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The future of older workers - what can the history of retirement tell us?

The Labour government has stated its aim is to get up to one million more older workers back into employment. There has been an upward trend in the employment rates of older people since the mid-1990s. But this has obscured some very real problems involved in extending working lives in the future.

Professor John Macnicol , visiting professor in social policy at LSE, will chair a special session examining the future for older workers at this year's Social Policy Association annual conference today (Tuesday 24 July).

Presenting his paper on Older Workers in the 21st Century: what can the history of retirement tell us?, Professor Macnicol will be joined in this session by Professor Chris Phillipson (University of Keele), Professor Sarah Vickerstaff (University of Kent) and Dr Tony Blatby, (Centre for Research on Older Workers), who are also presenting papers.

The session will also launch a new book arising from an Economic and Social Research Council (ESRC) sponsored seminar series on older workers that features a chapter by John Macnicol. The Future For Older Workers: new perspectives (Policy Press, 2007) is edited by Wendy Loretto, Sarah Vickerstaff and Phil White.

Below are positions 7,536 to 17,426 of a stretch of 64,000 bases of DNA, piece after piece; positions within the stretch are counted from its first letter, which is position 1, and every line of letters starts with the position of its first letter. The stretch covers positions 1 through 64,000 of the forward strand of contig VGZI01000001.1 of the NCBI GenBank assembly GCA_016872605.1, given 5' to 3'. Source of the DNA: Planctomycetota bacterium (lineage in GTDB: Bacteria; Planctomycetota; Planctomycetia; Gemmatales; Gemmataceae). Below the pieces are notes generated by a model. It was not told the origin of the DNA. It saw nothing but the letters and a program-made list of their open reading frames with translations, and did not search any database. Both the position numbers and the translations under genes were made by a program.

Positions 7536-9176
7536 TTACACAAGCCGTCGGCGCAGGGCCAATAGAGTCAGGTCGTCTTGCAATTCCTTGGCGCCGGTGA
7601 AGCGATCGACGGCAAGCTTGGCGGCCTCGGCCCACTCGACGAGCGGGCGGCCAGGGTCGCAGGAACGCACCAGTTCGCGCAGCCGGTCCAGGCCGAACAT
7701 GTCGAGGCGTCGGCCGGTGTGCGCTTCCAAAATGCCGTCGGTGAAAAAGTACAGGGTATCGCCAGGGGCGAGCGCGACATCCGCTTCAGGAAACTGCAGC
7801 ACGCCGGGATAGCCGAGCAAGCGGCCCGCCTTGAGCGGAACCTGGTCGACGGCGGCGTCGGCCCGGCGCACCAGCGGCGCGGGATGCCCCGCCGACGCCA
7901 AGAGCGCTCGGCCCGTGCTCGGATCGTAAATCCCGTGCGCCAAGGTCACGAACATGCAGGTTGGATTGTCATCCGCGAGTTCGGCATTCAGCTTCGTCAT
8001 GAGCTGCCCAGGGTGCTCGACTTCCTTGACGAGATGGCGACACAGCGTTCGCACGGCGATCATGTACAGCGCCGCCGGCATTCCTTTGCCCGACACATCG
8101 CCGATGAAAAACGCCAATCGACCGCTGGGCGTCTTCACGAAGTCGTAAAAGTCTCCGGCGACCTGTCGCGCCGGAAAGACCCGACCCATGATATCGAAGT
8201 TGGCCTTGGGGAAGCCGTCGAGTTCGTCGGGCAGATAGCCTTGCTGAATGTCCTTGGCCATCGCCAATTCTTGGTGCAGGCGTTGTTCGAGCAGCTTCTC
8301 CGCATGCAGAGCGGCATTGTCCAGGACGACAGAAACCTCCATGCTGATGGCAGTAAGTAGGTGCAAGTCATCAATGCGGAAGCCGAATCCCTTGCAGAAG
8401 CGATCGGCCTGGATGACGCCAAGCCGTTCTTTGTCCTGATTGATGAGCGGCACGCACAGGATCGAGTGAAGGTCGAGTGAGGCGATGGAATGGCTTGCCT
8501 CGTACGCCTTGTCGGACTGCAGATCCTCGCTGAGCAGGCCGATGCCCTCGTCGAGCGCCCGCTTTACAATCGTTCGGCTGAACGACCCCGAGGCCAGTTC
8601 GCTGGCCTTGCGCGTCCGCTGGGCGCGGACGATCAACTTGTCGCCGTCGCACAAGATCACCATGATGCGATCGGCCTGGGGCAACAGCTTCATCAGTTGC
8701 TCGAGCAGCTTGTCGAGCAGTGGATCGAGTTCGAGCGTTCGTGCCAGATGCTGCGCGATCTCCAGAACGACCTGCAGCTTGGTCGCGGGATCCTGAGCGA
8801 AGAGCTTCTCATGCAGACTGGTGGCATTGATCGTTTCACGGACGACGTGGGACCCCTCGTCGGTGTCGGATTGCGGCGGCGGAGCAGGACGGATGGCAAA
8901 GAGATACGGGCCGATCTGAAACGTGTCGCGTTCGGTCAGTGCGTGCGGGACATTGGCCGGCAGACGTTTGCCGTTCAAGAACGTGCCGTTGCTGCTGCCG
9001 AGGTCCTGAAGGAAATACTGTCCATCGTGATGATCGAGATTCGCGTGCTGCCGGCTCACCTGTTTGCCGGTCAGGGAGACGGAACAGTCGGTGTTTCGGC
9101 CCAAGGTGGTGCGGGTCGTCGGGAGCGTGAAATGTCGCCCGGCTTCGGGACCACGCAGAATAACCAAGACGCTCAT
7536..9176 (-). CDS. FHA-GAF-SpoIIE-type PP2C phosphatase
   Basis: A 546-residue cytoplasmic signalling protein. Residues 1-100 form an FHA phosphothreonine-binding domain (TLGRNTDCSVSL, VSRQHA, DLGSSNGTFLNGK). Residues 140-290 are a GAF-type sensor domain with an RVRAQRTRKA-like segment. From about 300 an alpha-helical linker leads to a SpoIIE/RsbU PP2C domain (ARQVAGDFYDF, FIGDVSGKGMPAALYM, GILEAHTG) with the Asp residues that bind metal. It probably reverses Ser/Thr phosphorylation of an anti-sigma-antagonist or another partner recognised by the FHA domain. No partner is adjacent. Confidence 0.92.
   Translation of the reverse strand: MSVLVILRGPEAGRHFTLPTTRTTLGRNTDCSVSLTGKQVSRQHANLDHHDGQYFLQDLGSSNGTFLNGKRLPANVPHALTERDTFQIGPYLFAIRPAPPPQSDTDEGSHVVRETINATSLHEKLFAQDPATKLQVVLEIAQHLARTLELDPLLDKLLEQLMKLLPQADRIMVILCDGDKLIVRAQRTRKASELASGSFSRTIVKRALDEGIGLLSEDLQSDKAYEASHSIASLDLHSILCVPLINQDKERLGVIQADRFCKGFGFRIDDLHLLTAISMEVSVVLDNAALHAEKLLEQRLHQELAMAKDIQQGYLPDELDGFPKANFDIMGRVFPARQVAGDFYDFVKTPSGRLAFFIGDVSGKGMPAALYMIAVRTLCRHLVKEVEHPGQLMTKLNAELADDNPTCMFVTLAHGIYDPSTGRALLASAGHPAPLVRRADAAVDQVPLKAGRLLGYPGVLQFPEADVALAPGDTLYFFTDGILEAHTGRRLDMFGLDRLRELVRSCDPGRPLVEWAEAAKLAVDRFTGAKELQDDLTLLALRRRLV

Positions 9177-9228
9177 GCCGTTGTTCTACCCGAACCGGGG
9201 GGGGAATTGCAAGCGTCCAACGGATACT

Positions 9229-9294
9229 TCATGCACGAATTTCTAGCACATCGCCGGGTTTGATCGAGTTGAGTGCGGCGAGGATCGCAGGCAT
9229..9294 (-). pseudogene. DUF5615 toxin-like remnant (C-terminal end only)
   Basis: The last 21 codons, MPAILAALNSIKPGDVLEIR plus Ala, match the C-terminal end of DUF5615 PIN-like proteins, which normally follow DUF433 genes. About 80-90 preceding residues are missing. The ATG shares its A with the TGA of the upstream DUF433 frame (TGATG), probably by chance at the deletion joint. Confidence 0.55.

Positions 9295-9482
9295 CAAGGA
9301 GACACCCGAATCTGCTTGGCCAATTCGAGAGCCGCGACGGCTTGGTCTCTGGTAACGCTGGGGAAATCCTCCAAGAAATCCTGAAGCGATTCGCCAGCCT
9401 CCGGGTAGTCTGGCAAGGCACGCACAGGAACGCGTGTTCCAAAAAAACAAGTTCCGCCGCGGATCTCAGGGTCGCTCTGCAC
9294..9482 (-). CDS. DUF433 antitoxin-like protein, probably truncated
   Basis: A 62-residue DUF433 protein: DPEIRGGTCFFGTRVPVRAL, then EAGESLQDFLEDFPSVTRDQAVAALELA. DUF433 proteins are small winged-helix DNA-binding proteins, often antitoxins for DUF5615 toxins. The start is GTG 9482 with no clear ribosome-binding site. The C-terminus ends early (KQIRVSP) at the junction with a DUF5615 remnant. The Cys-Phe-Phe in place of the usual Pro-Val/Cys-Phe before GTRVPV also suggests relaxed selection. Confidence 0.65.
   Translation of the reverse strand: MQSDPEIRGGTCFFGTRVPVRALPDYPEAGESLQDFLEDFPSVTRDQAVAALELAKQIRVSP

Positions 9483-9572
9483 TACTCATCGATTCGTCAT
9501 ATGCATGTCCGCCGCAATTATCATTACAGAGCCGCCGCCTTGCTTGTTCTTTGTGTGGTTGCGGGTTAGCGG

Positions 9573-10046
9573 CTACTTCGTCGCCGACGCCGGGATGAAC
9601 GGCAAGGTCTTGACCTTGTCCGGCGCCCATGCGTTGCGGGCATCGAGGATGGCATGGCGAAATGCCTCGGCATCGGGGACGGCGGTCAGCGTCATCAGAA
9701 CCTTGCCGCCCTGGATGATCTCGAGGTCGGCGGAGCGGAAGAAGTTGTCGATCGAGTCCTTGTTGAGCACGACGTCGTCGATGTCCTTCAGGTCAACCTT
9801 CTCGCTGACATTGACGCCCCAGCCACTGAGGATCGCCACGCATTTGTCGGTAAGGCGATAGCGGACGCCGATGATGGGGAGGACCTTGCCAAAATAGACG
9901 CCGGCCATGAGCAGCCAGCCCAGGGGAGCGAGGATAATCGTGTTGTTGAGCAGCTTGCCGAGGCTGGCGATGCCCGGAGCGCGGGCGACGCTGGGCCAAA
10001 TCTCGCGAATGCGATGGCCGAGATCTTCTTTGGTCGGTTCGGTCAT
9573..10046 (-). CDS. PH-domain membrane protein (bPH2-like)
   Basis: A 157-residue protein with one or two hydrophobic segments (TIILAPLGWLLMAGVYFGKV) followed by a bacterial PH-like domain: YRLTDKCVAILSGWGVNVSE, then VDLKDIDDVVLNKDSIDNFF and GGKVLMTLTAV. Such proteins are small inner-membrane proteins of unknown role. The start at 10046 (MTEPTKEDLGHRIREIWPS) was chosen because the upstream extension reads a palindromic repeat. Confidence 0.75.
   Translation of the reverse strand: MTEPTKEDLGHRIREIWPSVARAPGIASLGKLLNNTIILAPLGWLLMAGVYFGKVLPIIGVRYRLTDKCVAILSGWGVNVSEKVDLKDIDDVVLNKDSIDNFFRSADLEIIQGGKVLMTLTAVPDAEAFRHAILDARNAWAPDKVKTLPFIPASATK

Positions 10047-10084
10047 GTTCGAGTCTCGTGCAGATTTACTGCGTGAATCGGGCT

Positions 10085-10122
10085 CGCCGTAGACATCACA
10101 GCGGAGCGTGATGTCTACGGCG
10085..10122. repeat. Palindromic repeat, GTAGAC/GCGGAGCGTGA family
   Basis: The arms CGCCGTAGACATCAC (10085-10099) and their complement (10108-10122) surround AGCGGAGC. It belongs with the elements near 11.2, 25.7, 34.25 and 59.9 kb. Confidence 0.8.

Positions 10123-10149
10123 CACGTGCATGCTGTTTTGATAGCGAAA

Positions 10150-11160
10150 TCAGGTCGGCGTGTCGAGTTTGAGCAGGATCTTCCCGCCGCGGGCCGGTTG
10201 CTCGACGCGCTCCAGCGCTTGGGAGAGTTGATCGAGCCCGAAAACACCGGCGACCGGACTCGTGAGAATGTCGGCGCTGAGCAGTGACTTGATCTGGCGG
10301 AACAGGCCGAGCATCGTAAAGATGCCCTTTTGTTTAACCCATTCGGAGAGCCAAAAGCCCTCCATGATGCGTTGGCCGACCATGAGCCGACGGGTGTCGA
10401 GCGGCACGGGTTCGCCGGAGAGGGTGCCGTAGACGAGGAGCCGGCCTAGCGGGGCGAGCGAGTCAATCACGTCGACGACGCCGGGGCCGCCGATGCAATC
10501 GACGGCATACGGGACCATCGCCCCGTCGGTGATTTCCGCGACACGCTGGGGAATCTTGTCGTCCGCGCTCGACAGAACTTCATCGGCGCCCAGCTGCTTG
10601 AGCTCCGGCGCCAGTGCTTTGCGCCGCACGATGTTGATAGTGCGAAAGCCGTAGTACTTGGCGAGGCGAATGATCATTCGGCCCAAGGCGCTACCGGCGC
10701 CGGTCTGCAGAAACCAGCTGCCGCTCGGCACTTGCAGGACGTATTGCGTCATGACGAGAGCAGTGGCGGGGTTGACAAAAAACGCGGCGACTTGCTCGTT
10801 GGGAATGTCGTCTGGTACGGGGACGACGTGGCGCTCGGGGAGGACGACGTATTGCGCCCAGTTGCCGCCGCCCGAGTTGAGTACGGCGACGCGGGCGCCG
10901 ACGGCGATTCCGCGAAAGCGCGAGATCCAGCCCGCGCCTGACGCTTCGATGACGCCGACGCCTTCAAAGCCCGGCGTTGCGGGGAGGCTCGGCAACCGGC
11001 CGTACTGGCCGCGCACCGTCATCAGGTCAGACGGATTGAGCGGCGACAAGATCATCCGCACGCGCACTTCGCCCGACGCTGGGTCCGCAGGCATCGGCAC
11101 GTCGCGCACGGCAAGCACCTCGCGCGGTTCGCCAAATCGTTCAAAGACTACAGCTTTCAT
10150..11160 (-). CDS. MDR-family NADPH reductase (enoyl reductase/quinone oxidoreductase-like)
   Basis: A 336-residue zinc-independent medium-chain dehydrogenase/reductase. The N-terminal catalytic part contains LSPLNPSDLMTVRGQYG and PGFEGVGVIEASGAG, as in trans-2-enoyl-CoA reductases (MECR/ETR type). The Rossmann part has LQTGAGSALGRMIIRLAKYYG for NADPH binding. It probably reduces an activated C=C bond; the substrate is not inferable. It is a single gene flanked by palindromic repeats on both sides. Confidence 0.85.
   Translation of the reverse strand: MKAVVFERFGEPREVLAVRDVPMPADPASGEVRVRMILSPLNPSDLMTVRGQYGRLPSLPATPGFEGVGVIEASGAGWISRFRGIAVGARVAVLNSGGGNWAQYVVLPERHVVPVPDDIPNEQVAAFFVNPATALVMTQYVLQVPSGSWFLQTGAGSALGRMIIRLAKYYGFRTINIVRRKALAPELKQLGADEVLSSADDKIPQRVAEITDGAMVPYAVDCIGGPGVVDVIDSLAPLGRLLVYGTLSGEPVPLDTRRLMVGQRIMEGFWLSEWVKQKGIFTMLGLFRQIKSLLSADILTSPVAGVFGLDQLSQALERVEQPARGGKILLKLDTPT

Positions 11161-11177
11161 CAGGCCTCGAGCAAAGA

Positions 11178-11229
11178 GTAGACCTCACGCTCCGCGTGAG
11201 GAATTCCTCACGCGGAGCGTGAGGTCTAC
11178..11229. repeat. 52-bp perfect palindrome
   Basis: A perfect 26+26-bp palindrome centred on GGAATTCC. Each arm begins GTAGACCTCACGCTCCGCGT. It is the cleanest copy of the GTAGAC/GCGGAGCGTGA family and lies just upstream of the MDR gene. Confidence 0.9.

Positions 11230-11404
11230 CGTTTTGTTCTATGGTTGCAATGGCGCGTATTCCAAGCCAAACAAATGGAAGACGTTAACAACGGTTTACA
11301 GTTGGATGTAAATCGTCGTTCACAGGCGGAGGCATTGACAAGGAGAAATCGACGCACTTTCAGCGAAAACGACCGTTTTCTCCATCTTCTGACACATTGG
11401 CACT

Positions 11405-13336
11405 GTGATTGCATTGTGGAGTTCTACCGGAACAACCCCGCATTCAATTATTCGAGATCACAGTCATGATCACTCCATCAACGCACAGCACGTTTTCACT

John Macnicol said: "From an examination of the history of retirement two very different conclusions could be reached about the future. On the one hand, it could be argued that the present upward trend in older people's employment rates is a temporary aberration, and is unlikely to be sustained. A world recession - triggered, say, by political turbulence in the Middle East - might suddenly and catastrophically reverse the trend.

"On the other hand, we may be entering a completely new phase, in which the labour of older people may be needed again, much as it was in the 19th century - though there may be significant differences, such as the fact that more women than men will work at later ages. The quality of such jobs will be a critical issue: many of them are likely to be low-skilled and poorly remunerated. Examination of historical accounts of retirement will help identify what positive policy steps would support older workers in the future."

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2007 Social Policy Association conference
Older Workers in the 21st Century: what can the history of retirement tell us? will be presented by John Macnicol on Tuesday 24 July at the 2007 Social Policy Association Conference.

The SPA conference takes New Frontiers? Social Policy in the 21st Century as its key theme and will be held at the University of Birmingham from the 23rd-25th July.

Seven academics from LSE will present papers at this year's Social Policy Association (SPA) annual conference in July. The research examines a range of aspects of social policy: the Equalities Review, work-life balance, escaping the 'social service' mindset, and older workers and what can be learnt from the history of retirement. See LSE academics to speak at 2007 Social Policy Association conference| 

24 July 2007

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